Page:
(ROBERT FATE is the author of the Baby Shark crime series. He is a Marine Corps veteran who studied at the Sorbonne in France, has rough necked in the oilfields of Oklahoma, fashion modeled in NYC, sold show scenery in Las Vegas, and been a chef in Los Angeles. As a Hollywood F/X technician, he won an Academy Award for Technical Achievement. He lives in Los Angeles with his wife, a ceramic artist, and his daughter, a senior at USC. He has a dog, four cats, and a turtle named Pharrell.)

Trinuviel

Here’s my recommendations for the best releases of 2009 (so far and in no particular order):

Naamah’s Kiss by Jacqueline Carey – Carey is back in form with the first installment in her new d’Angeline series. She has wisely abandoned the cast of the previous six books and set this new story several generations later. This story contains everything that one expects from Carey’s pen: an enhanting heroine (in this case the half-Alban, half-d’Angeline Moirin, who has a subtle magic rooted in the natural world), convoluted intrigues at the d’Angeline court, sumpteous settings, decadent eroticism and exotic locations – all of it delivered in Carey’s trademark sensous style. Naamah’s Kiss might not be deeply innovative but it is certainly a very entertaining mainstream fantasy of very high quality.

Santa Olivia by Jacqueline Carey – Carey’s other publication this year is a significant departure from her other work. Santa Olivia can best be described as a kind of post-apocalyptic Western, which is deeply inspired by the superhero mythos of popular culture. Different from her heroic fantasies in both style and subject-matter, Santa Olivia is a fresh and compelling story about a girl with superhuman powers. Loup is the daughter of a genetically engineered man and she has inherited his strenght and speed as well as his inability to feel fear. She grows up in Outpost, a bordertown located in a political and legal no-man’s land close to the Mexican border, a place where all the inhabitants have been deprived of their civic rights, they exists solely to cater to the needs and pleasures of the soldiers patrolling the border. Angered by this and other injustices Loup and her fellow orphans start to fight back, hidden behind the identity of the town’s patron saint Santa Olivia, delivering a much needed spark of hope among the people of Outpost. The novel is very well-written with a lean and mesured prose and a cast of interesting and well-drawn characters.

Dragon in Chains by Daniel Fox – This novels is an exquisite and elegant piece of literary fantasy and must say that its rich texture of impressions and sensations ought to be savoured slowly, like a piece of high-quality dark chocolate – with leisure and delight. Without being too presumptuous I feel that Dragon in Chains”>Dragon in Chains should be counted as one of the best fantasies published this year and it should appeal to fans of Ursula le Guin, Guy Gavriel Kay and Virginia Wolf. Very highly recommended.

Palimpsest by Catherynne M. Valente – A strange, beautiful and intoxicating novel, written in a lyrical and deeply sensous prose. It is dense, multi-layered and enchanting. Incredibly beautiful but also grotesque and horrifying.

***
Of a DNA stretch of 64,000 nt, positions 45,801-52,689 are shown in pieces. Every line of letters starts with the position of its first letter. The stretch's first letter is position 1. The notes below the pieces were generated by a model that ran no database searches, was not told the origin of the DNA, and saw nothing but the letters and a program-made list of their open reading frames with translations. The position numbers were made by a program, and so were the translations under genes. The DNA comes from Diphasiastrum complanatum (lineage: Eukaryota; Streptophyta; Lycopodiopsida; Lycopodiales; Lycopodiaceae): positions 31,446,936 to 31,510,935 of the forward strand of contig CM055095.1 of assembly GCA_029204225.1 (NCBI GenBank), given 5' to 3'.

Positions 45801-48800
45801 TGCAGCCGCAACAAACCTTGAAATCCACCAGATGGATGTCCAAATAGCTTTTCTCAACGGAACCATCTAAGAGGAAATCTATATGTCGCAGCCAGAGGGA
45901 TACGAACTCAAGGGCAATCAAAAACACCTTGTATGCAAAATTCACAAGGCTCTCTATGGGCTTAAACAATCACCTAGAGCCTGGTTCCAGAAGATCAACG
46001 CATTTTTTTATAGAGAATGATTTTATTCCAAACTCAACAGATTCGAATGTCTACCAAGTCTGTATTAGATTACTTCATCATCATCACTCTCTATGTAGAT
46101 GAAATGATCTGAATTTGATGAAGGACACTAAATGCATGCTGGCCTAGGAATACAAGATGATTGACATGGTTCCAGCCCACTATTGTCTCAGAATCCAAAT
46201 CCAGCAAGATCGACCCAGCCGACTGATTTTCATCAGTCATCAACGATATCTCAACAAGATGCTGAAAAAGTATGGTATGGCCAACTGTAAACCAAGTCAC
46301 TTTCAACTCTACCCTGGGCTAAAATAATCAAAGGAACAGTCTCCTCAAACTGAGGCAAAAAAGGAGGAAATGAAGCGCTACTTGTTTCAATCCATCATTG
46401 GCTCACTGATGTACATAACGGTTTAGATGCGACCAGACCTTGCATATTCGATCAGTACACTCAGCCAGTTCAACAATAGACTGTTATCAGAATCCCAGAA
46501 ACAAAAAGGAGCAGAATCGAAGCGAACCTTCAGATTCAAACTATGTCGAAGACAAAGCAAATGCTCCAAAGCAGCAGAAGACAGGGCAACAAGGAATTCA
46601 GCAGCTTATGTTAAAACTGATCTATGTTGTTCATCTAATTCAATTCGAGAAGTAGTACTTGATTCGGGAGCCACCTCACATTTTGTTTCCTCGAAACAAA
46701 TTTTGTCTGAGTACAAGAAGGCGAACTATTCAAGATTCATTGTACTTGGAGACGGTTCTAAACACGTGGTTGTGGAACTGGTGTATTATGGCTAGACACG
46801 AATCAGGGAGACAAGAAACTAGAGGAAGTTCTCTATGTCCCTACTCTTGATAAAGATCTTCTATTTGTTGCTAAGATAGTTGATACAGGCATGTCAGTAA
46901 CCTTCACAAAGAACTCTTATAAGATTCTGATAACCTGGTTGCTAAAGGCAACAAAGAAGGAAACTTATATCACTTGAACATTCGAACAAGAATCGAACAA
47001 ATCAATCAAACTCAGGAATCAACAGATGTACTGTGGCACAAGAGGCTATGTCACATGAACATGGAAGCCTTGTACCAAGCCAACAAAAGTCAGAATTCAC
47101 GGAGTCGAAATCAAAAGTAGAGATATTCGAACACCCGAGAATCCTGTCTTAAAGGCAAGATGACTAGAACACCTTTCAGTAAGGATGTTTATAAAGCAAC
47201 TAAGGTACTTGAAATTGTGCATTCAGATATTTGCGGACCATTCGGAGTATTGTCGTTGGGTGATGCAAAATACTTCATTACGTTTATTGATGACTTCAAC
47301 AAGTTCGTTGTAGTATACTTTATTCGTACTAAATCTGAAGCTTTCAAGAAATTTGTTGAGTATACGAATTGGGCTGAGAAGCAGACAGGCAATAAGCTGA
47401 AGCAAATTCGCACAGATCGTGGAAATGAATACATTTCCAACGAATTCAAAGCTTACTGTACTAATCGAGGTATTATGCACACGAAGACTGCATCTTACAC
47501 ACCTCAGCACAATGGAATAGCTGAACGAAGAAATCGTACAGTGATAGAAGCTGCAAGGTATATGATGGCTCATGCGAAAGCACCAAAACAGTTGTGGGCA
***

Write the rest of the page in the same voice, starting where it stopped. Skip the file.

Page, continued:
Hand of Isis by Jo Graham – Hand of Isis is a very good historical fantasy in the vein of Marion Zimmer Bradley. She successfully reinterprets history from a female perspective thus vindicating a much reviled historical figure while at the same time evoking a vivid impression of the ancient world. The supernatural is for the most part discreet and subtle, and if the novel lacks the haunting quality that made Black Ships such an intense and extraordinary reading experience, Hand of Isis is still very good entertainment that can be recommended to anyone who likes both historical and fantasy fiction.

(Trinuviel is a reviewer for BSC Review.)

Bill Cameron

Shanghaied by Eric Stone – In the fourth Ray Sharp novel, Eric Stone outdoes himself. Set in the aftermath of the British handover of Hong Kong to China, series star and idealistic ne’er-do-well Ray Sharp investigates a Chinese bank for a Tibetan monk. At times harrowing, at times hilarious, Stone takes advantage of his experience as a journalist in southeast Asia to spin a yarn strange and harrowing and utterly genuine. Shanghaied features quirky sex, off-beat characters, gritty, hardboiled action and a shocking twist. One of my must-reads for summer. After all, who can resist a story which features assassins disguised as girl scouts?

The Dark Horse by Craig Johnson – The advent of summer means long days and evenings spent in the hammock under the trees. It’s also means the return of Walt Longmire, Craig Johnson’s wry, headstrong, deeply compassionate Wyoming sheriff. In his fifth outing, Longmire goes undercover to determine if a former NFL cheerleader really did put six bullets in her husband’s head. Not that she can be blamed if she did—the fellow burned her horses alive in their stables. Rich, deeply engaging characters populate all of Johnson’s work, and The Dark Horse is no exception. Johnson is a simply gorgeous writer, and with each new installment he just gets better and better.

The Devious Book for Cats – I have mixed feelings about promoting a phenomenon which is an adjunct to and exploits a larger, wholly manufactured phenomenon, (i.e., The Dangerous Book for Boys and The Daring Book for Girls) but what can I say? I’m a cat person. My daughter gave me this book for Christmas, and it dwelt in the bathroom for some time, there to be enjoyed in, well, I don’t want to say bite-sized chunks, but you get the idea. Anyway, it is charming, silly, and at times, I confess, a bit forced. But I liked it. If you have a cat, love cats, or are bemused by cats, this tome will make you purr.